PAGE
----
Some people also fear that they might get diagnosed with a terrible disease if they visit the dentist’s office. Therefore, it is better not to go at all. Delaying the treatment can worsen their problem, which can, in turn, make them feel embarrassed about showing their mouth to the dentist. It can be a vicious cycle that the person has to break. They can also feel that the dentist is invading their personal space by being too up close to their mouth. This may also make them avoid going to the dentist. 

The person might not trust the dentist to do a good job or might fear that the dentist can harm them. A person with obsessive-compulsive disorder can also feel fearful concerning cleanliness and hygiene. 

Receiving a local anaesthetic can also make people anxious. They can feel a loss of control in that they might not be able to communicate with the dentist if they’re experiencing any problem. People with dental phobia can also experience fear of choking other than that of needles, dental drills, and pain.

What are the Signs and Symptoms of Dental Phobia? 

If you avoid getting dental treatment because of something you fear or feel anxious about going to the dentist, then you might have dental phobia. Other than that, people with dental phobia can experience sweating, low blood pressure, anxiety, and palpitations. Sometimes they can even use humour as a coping tool to ease their anxiety. 

Some other signs include that the person feels restless and anxious the day before the operation. They might even have trouble sleeping as a result of it. It isn’t that the person with dental phobia feels anxiety once they are at the dentist. Even the thought of going to the dentist can make them feel terrified and sick. Dental phobia is something that many people experience. You do not need to feel embarrassed if you also have dental phobia. However, it is important that you look for ways to cope with dental anxiety and overcome it. Otherwise, it can significantly impact your oral health.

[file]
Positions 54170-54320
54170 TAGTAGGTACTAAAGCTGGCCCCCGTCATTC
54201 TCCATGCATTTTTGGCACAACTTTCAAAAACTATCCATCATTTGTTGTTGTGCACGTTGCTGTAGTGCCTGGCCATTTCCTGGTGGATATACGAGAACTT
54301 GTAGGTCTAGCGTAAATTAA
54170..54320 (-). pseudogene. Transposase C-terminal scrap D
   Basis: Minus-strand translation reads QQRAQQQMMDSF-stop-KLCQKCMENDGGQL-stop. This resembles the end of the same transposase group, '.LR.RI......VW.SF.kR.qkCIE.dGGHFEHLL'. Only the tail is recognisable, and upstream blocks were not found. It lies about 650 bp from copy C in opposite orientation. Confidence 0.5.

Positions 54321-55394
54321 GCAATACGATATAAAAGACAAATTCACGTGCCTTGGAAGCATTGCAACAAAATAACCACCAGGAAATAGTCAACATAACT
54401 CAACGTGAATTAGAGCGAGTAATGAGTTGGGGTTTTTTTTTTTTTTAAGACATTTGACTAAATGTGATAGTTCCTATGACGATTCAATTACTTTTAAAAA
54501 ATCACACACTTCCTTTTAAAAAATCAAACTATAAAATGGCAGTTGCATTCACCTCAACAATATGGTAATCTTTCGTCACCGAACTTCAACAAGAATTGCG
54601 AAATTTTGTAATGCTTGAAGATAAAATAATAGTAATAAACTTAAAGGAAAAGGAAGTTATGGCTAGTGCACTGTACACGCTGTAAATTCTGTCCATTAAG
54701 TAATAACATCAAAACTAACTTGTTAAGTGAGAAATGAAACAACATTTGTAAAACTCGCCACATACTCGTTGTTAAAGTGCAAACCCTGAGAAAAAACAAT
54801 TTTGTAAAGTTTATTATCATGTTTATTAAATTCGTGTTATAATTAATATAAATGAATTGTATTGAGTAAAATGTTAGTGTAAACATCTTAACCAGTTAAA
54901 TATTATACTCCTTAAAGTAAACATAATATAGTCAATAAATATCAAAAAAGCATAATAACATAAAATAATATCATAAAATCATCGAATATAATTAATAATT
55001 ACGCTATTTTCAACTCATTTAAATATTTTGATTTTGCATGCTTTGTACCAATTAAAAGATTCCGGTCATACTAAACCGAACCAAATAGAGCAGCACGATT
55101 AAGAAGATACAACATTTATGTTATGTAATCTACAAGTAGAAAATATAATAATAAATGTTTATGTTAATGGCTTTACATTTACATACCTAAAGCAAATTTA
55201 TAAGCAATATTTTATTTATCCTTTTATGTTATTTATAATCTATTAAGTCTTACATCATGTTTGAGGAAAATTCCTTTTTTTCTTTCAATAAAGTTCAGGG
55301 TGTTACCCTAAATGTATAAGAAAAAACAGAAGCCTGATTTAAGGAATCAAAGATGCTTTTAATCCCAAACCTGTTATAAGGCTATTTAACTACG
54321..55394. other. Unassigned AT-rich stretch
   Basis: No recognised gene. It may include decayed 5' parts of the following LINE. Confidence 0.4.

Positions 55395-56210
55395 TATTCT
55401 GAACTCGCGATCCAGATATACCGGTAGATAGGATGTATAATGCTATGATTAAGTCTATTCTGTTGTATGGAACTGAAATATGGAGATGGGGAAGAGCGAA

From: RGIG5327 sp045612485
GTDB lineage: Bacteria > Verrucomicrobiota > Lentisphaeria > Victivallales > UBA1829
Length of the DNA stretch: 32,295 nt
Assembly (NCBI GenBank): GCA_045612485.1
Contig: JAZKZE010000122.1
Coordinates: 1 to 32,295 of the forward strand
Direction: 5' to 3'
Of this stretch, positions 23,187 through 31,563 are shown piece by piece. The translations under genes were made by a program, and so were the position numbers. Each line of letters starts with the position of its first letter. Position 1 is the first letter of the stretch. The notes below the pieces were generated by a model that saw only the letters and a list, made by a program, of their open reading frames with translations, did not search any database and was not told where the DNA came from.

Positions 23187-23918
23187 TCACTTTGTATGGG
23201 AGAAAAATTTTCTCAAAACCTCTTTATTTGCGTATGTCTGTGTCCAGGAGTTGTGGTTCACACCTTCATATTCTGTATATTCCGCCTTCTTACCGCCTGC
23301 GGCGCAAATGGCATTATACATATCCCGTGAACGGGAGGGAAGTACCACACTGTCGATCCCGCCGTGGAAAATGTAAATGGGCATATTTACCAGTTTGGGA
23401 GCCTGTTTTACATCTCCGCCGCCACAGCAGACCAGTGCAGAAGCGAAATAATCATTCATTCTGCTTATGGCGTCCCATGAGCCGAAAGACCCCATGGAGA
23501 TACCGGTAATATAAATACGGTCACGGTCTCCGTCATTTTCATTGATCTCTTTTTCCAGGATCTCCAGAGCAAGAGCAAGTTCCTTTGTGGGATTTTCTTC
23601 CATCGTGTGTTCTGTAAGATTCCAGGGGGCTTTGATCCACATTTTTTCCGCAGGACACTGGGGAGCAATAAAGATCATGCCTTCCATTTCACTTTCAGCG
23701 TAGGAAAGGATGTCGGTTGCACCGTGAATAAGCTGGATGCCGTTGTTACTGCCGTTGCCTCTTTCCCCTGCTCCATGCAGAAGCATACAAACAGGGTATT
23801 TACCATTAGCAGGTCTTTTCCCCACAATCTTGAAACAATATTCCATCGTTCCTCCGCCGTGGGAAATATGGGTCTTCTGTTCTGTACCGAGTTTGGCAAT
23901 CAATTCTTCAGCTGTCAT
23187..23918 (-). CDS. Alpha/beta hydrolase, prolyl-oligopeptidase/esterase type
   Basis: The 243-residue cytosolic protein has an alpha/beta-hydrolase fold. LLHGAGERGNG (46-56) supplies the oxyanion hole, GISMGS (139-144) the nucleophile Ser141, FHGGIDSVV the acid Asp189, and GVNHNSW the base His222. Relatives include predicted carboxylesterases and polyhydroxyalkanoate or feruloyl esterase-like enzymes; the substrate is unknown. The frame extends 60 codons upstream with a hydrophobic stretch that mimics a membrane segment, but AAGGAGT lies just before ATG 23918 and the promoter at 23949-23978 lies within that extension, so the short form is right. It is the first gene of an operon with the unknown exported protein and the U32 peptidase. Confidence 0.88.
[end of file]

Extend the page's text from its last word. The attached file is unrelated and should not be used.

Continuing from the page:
How Dental Phobia Can Impact Your Oral Health

Avoiding visiting the dentist’s office due to dental phobia can lead to a situation where it becomes imperative for the person to go. Otherwise, they can seriously harm themselves. If a person needs treatment, not getting it treated and checked can make it worse over time. This may mean that they might need to undergo a bigger, more expensive surgery. Regular dental check-ups are important. This will help you in the long run because if there’s a problem, the dentist can catch it early on so that it doesn’t spread or get worse. Sometimes, people with dental phobia avoid going to the dentist for years, which is simply dangerous, especially if they need help. Not going to the dentist can increase the likelihood of a visit as your oral health worsens over time.